Three of the six hundred died from subsistence on starvation rations issued as retaliation for the conditions found by the Union at the Confederate prisons in Andersonville in Georgia and at Salisbury Prison in North Carolina.
Upon an outbreak of yellow fever in Charleston, the Union officers were removed from the city limits. In response the Union Army transferred the Immortal Six Hundred to Fort Pulaski outside of Savannah.
There they were crowded into the fort’s cold, damp casemates. For 42 days, a "retaliation ration" of 10 ounces (280 g) of moldy cornmeal and 1⁄2 US pint (0.24 l; 0.42 imp pt) of soured onion pickles was the only food issued to the prisoners. The starving men were reduced to supplementing their rations with the occasional rat or stray cat. Thirteen men died there of diseases such as dysentery and scurvy.
At Fort Pulaski, the prisoners organized "The Relief Association of Fort Pulaski for Aid and Relief of the Sick and Less Fortunate Prisoners" on December 13, 1864. Col. Abram Fulkerson of the 63rd Tennessee Infantry Regiment was elected president. Out of their sparse funds, the prisoners collected and expended eleven dollars, according to a report filed by Fulkerson on December 28, 1864.
A notable escape effort was led by Captain Henry Dickinson of the 2nd Virginia Cavalry. On the prisoner's journey to Fort Delaware, Dickinson organized a group of thirteen officers, including Colonel Paul F. DeGournay of the 12th Battalion, Louisiana Artillery and Colonel George Woolfolk, to try to escape from the gunboat. However, the effort failed when the captain of the ship, noticing that one of the 13 men was missing, led the prisoners to the brig below the deck of the ship.
The prisoners became known throughout the South for their refusal to take the Oath of Allegiance under duress. Pro-Confederate Southerners have long lauded their refusal as honorable and principled.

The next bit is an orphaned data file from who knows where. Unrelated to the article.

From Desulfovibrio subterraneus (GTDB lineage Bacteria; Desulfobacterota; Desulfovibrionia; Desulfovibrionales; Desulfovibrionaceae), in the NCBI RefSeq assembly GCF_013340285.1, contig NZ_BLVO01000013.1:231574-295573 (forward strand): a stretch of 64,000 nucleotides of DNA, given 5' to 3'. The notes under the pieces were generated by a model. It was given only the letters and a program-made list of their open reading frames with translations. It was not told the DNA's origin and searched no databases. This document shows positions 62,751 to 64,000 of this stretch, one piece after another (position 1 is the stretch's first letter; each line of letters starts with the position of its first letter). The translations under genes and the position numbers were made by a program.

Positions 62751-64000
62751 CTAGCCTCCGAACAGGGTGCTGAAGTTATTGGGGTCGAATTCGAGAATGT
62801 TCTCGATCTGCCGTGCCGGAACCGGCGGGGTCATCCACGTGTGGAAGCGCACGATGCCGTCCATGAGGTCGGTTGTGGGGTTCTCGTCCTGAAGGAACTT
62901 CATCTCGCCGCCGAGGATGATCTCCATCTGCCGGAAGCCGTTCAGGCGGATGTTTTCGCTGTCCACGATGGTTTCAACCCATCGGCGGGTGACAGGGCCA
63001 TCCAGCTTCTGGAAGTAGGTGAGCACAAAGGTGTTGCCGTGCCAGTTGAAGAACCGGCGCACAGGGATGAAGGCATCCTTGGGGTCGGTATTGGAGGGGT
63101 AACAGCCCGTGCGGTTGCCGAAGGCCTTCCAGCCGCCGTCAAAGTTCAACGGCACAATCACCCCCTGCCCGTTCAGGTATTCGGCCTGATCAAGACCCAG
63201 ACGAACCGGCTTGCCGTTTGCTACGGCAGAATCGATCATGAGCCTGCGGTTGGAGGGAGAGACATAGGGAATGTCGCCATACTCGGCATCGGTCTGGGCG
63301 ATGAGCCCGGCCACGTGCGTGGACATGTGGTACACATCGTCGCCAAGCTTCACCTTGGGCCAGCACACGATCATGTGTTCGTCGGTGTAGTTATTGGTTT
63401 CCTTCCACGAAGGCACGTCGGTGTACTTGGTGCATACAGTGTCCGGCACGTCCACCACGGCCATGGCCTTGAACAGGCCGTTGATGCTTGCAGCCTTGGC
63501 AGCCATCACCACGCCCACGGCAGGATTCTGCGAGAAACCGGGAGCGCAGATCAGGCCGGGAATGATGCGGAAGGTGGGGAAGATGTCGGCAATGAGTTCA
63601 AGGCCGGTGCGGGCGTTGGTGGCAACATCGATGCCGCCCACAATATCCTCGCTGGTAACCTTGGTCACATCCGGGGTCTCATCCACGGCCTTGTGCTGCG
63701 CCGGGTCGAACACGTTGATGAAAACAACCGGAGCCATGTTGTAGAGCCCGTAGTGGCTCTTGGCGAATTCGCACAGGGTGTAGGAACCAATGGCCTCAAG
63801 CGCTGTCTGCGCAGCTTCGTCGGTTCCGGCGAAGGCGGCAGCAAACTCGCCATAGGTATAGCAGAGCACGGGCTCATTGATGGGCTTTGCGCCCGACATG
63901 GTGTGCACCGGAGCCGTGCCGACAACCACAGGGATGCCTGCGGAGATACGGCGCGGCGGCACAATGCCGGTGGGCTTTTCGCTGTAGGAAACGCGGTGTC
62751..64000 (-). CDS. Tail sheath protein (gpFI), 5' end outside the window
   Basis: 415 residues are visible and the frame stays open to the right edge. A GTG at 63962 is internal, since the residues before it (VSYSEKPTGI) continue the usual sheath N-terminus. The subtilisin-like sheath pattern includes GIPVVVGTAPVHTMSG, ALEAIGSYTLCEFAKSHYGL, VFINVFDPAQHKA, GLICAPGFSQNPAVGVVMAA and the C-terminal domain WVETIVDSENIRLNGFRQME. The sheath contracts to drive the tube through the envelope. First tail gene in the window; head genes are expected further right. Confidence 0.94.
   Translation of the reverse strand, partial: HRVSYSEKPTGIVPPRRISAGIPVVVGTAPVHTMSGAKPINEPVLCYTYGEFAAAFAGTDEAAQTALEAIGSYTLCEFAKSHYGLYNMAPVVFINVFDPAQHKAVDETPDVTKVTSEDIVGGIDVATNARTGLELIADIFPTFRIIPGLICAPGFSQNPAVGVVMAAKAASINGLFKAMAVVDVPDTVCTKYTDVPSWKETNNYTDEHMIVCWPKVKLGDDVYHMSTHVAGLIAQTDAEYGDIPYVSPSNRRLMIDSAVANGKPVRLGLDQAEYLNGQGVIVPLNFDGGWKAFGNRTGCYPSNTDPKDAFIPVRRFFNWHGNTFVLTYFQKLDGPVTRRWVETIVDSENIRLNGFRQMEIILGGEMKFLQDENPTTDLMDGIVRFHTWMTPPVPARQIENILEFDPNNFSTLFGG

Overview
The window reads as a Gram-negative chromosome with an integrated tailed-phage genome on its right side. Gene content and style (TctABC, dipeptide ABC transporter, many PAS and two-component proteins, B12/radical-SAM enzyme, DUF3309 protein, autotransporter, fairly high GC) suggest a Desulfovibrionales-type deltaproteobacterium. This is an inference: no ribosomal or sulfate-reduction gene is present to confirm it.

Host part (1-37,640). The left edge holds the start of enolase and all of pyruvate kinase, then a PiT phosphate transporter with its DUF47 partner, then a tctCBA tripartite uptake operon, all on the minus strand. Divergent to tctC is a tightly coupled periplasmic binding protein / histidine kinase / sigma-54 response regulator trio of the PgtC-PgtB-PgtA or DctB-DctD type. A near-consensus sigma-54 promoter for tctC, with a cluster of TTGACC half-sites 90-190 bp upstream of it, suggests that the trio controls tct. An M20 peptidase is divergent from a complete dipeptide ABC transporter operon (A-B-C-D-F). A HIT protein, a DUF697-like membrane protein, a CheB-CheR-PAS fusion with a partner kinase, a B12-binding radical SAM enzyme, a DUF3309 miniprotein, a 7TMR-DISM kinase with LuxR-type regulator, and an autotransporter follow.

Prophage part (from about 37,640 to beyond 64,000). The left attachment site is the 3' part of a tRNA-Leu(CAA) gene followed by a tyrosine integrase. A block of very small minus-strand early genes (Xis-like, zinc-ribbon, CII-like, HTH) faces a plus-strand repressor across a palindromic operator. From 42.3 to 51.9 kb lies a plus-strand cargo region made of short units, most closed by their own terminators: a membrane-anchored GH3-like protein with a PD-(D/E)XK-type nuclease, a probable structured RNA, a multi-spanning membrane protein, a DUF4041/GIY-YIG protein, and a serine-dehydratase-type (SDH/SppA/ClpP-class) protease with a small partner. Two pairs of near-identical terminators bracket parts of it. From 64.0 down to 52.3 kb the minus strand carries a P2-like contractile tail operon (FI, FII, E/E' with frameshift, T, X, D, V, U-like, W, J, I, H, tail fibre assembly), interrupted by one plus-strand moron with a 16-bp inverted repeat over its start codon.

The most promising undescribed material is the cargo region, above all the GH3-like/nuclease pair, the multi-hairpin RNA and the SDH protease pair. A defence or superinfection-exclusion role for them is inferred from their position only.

- Historynet: Immortal 600
- Correspondence between Foster and Jones. Source: Official Records, Ser I, Vol.XXXV, Pt.2, 132, 134, 143, and 174-5.
- Correspondence between Foster and Jones. Source: Official Records, Ser I, Vol.XXXV, Pt.2, 198.
- For example, section 7 of Congress of the Confederate States of America (May 1, 1863). "May 1, 1863 [No. 5.] – Joint Resolution on the Subject of Retaliation". Retrieved October 13, 2016.
- General Grant to Secretary of War Stanton, regarding General Foster's planned exchange of the 600 Confederate officers for 600 Yankee prisoners of war. Source: Official Records, Ser I, Vol.XXXV, Pt.2, 254.
- "Fort Pulaski National Monument: Immortal 600 Living History Event". National Park Service. 2007-02-17. Retrieved 2009-04-20.
- "Fort Pulaski National Monument". National Park Service. Retrieved 2008-07-16.
- "Foreigners in the Confederacy" - Ella Lonn. 2002. UNC Press Books.
- "Immortal Captives: The Story of 600 Confederate Officers and the United States Prisoner of War Policy" - Mauriel Joslyn. 2008. Pelican Publishing.
- Confederate Veteran Magazine, July 1909, Page 68
- Murray, Major John Ogden (1911). The immortal six hundred. Roanoke, VA: The Stone Printing and Manufacturing Company.
- Joslyn, Mauriel Phillips. Immortal Captives: The Story of 600 Confederate Officers and the U.S. Prisoner of War Policy., White Mane Publishing, 1996.
|Wikisource has original text related to this article:|